Tuesday, December 7, 2010
CONSUMER & COMPANY
Determining which approach companies lean towards can be challenging and difficult to parse out, however some advertisements are conveyed through both the consumer and company’s voice. in this case, Belvedere Vodka chose to demonstrate their product in both the company and consumers’ voice.
Belvedere vodka is located on the higher shelves than most other competition, but definitely cannot rely on their finest quality or lavish reputation since they are not known for such. The ad’s headline, “BELieVE,” implies the “too-good-to-be-true,” feeling of their vodka’s price, and more importantly, quality.
Is it the company speaking? Or is it the consumer? In my opinion, it is both. This ad can be interpreted either way, but based on the context and feeling of the ad, the consumer and company can equally be personified.
Even down to the exposure and share of the ad between the target market and the vodka itself is split 50/50. Noting that both the product and consumer share a full-circle relationship with the subheadline, “trust your instincts.”
I think the approach to delivering the message effectively by using both voices works in this instance. Vodka does not need to focus only on itself and its product, they must incorporate the markets and people who enjoy going to lavish, swanky parties and enjoy some fine-quality vodka as well.
Nor can they focus completely on the consumer or allow a transparent feeling such as the Discover Card example. Vodka companies have to show appreciation for their consumers as well as show off their superior quality to those who have developed a brand loyalty to particular lines of liquor.
I think the headline, “BELieVE,” is an excellently executed play-on-words with the name, “Belve,” for Belvedere and allows the consumer to interpret their thoughts and associations with the quality of this vodka.
Thursday, December 2, 2010
Credit card companies typically have a bad rap when it comes to hidden fees, charges, usage, limits, APR rates; the list goes on. Advertising for a credit card is not any easier than to parse out the terms and conditions of your credit statement. Discover has attempted to part the fog and wary of applying for a credit card. The full-page ad placed in a women’s magazine tries to place the company in the consumers’ shoes.Headlining in bold, capital letters, “DO THEY CHARGE YOU IF YOU USE THE CARD? DO THEY CHARGE YOU IF YOU DON’T USE THE CARD?” demonstrates the consumer’s thought process by acting as the confused and skeptical applicant. The following subhead, “ENOUGH,” attempts to inform the audience that a solution has been found and they are here to shout it.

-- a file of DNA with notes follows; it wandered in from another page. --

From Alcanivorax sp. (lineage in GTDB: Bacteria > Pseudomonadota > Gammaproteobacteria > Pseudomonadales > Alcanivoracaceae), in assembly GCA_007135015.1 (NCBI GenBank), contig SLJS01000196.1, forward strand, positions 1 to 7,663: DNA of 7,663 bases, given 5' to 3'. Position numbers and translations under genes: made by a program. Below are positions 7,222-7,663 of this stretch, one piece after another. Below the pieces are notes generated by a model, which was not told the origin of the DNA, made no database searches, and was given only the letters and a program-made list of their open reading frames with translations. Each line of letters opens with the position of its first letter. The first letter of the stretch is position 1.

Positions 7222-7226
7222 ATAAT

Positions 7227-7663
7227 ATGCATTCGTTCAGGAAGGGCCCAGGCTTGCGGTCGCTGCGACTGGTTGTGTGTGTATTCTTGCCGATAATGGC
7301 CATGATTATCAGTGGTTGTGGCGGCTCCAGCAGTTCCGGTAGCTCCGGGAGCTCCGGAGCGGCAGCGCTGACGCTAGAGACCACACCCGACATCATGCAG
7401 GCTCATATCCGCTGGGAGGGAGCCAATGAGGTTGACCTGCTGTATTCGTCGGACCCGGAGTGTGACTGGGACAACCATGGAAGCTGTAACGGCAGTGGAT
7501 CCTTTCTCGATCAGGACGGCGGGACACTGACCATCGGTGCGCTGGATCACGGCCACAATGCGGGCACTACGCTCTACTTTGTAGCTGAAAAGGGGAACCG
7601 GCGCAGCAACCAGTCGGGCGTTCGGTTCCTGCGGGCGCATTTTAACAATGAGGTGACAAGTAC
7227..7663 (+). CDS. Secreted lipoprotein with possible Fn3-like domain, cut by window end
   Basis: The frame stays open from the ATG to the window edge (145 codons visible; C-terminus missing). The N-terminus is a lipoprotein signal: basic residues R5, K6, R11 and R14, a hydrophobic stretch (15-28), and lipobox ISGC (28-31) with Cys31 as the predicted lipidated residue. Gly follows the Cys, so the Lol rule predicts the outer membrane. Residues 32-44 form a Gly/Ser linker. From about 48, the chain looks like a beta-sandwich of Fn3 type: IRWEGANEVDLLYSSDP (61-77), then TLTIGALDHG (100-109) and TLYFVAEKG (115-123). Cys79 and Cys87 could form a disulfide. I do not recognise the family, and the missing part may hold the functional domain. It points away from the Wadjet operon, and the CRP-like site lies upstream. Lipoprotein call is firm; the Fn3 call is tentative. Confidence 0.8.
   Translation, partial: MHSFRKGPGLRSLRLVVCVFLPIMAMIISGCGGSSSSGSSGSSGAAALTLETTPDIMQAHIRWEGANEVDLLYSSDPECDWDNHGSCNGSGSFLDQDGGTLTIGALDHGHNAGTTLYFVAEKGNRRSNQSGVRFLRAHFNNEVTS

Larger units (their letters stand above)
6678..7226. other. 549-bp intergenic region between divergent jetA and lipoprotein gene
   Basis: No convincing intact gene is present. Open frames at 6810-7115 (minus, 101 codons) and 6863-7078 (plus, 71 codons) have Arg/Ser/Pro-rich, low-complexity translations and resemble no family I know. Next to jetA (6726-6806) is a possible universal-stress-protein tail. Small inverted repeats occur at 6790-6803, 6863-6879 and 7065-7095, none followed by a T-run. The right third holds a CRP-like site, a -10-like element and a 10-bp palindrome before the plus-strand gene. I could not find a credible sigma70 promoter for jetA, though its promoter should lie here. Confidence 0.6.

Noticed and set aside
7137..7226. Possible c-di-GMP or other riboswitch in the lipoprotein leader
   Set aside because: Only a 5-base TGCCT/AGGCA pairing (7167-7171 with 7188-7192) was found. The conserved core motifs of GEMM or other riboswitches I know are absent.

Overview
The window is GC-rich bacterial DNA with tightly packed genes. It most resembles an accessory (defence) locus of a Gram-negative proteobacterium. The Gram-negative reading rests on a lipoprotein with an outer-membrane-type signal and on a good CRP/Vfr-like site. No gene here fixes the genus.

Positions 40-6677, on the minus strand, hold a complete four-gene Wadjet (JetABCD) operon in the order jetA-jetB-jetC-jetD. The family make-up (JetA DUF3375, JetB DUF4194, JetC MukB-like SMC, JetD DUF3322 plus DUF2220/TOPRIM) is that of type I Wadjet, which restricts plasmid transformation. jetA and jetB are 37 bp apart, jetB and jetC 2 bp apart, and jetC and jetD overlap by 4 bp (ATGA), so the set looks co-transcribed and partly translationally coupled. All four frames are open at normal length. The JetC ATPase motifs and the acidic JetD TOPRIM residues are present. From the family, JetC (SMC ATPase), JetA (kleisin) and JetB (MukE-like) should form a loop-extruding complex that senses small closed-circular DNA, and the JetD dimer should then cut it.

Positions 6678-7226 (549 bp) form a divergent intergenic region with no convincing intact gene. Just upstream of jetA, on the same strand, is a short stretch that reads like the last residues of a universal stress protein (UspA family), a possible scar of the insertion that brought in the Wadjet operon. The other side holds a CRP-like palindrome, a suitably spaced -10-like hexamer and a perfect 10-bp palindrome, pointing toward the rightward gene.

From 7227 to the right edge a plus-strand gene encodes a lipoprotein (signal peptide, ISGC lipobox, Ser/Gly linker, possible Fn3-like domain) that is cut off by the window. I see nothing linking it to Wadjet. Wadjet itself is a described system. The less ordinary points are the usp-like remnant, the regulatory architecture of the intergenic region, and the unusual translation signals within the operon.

The body copy then informs the reader should switch to the Discover More card today to benefit from the zero fees, zero reward redemption fee, etc. Sounds like a pretty good deal from the consumer’s perspective, and gives you the comforting feeling that they too understand the skepticism of a credit card application.
People who tend to use credit cards and selecting a credit card in which benefits are reaped, are more heavy users and high-involvement oriented. Chances are, people with one credit card, typically have multiple and might not be skeptical and aware of its hidden fees.
In this case, Discover excellently tries to “be the consumer,” and they definitely succeed. The stigma and stereotypes of credit cards are hard to break away from, but by allowing the transparent and coexisting understanding of what keeps people from purchasing or even owning a credit card can put some consumer’s minds at ease.I think there is not a better approach to advertise a credit card than by using the consumers’ voice in terms of concerns and hesitation. They really dive the message home by demonstrating their awareness of the concerns among the public and credit card usage.